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This Bullet-Shaped Aircraft Could Make Air Travel More Efficient and Inexpensive

In today’s world, everyone is seeking more convenient, efficient and inexpensive means of air travel. Otto Aviation’s Celera 500L, announced back in August 2020, is thought to revolutionize air travel as we know it. According to a press release, it is said to be the “most environment friendly airplane in its class and presents a major leap forward in the effort to develop a zero-emission air transportation system”. It first made an unofficial appearance at the Southern California Logistics Airport in 2017. In June 2019, the plane was seen starting to conduct taxi tests with NASA’s pilot, Scott Howe. People noticed its U.S civil registration code, N818WM, on its tail. The plane has successfully undergone 31 test flights so far.

Notable Features Of The Aircraft

The Celera is “a combination of an extremely efficient aerodynamic body and very efficient propulsion system,” says Bill Otto, Jr., the Chief Financial Officer of Otto Aviation. According to him, the goal is to be able to “fly between any city pair in the U.S., while remaining cost-comparable and time-comparable to commercial airlines.”

The Celera 500L measures 37 feet long with a wingspan of 52 feet and winglets at their tips. It can slice through the air at a speed of 460 to 510 miles per hour (or 740 to 820 kilometers per hour), at an altitude of up to 65,000 feet.

Credits: Otto Aviation.

It is powered by a Raikhlin Aircraft Engine Developments all-aluminium RED A03 piston engine with a liquid-cooled V12 twin six-cylinder bank. David Bogue, the Chief Technology Officer at Otto Aviation, said, “We evaluated several engine options for the Celera 500L. The RED engine outperformed each one with exceptional efficiency through higher altitudes. We’re delighted to partner with RED on this aircraft using their certified engine.”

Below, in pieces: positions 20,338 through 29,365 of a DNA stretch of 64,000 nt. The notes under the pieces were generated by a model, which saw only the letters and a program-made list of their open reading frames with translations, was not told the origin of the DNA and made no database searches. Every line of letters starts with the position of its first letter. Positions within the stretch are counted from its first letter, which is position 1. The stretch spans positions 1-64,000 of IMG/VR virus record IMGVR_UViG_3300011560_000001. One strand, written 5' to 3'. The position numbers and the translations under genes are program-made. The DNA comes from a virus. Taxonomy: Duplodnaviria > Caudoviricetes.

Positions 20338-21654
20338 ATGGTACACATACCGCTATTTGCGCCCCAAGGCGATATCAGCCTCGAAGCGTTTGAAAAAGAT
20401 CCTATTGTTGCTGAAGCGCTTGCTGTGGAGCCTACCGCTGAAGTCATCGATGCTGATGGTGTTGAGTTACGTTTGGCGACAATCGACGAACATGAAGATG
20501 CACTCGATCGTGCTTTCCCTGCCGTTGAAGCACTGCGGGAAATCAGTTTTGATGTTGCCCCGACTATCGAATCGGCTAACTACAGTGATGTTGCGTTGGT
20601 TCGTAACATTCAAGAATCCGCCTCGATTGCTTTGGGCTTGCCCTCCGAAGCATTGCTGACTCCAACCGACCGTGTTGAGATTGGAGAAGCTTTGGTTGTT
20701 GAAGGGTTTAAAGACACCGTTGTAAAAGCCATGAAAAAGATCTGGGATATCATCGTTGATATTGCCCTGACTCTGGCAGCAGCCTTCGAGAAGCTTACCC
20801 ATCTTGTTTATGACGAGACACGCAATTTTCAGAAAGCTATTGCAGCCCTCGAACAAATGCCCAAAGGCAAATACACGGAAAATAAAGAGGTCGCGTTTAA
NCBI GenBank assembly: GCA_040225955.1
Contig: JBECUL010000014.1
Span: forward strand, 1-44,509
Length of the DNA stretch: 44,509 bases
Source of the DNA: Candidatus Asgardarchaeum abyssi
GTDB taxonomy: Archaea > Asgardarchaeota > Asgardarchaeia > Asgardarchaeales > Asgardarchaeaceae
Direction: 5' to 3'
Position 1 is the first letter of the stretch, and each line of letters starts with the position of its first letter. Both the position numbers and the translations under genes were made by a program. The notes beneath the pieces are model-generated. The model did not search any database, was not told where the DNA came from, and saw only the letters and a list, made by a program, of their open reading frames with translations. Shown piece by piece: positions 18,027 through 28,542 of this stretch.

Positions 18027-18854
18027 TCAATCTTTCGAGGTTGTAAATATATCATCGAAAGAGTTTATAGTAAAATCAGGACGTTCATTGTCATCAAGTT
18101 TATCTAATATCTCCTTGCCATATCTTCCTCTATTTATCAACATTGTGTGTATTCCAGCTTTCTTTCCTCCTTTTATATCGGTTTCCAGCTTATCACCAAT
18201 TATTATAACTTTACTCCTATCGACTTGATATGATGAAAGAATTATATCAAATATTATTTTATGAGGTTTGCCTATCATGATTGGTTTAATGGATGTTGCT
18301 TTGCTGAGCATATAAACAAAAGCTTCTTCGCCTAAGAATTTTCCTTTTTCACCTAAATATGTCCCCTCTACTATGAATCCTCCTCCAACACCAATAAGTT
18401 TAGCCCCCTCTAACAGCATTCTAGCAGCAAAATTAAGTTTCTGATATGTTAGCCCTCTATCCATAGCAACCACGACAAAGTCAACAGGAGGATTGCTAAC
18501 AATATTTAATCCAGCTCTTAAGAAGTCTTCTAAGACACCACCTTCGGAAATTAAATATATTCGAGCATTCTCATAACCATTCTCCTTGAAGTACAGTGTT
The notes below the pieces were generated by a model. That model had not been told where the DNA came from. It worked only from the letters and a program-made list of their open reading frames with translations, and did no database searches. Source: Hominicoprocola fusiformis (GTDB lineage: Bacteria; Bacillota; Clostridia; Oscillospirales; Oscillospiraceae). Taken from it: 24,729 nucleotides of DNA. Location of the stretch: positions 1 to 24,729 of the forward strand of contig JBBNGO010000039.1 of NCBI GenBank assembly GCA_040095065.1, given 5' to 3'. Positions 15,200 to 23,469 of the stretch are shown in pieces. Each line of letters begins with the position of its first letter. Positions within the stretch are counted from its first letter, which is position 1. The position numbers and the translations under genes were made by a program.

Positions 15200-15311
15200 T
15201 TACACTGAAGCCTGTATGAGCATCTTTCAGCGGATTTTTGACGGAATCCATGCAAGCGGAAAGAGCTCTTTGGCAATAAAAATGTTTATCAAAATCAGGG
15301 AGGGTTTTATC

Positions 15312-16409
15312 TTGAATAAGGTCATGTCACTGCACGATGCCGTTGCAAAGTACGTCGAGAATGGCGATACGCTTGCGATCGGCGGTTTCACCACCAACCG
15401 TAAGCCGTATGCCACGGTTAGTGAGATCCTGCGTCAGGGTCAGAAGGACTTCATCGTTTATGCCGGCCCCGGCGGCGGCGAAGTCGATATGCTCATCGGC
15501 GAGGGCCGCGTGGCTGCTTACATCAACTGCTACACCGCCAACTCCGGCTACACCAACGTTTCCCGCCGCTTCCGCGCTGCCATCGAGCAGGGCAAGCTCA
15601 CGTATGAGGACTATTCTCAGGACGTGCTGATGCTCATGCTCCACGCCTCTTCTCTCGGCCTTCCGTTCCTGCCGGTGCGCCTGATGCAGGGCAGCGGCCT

Credits: RED Aircraft.

This airplane is incredibly fuel-efficient, being able to fly for 18 to 25 miles on a single gallon, where other comparable aircrafts can only fly for 2 to 4 miles per gallon. This brings hourly ticket costs down from the average $2100 to $328 and a range of 4500 nautical miles in comparison to 2100 miles on a similar aircraft. William Crossley, the head of Purdue University’s School of Aeronautics and Astronautics, says that the Celera certainly isn’t the first smaller airplane aiming to be cheap enough to be used frequently. “General aviation has tried to do this for a long time—tried to make an aircraft at a price point that makes it something that could be everyday transportation,” he says.

Credit: Otto Aviation

The company also claims that the Celera’s carbon emissions will be around 80% lower than any comparable aircraft, and 40% lower than commercial aircraft. This means the aircraft has already surpassed the Federal Aviation Administration (FAA) and International Civil Aviation Organization (ICAO) target emissions standards, which state that aircrafts developed after 2031 must reduce their emissions by 30 percent. “Unquestionably, aviation needs to become more green over time if we are to become good citizens,” Ella Atkins says.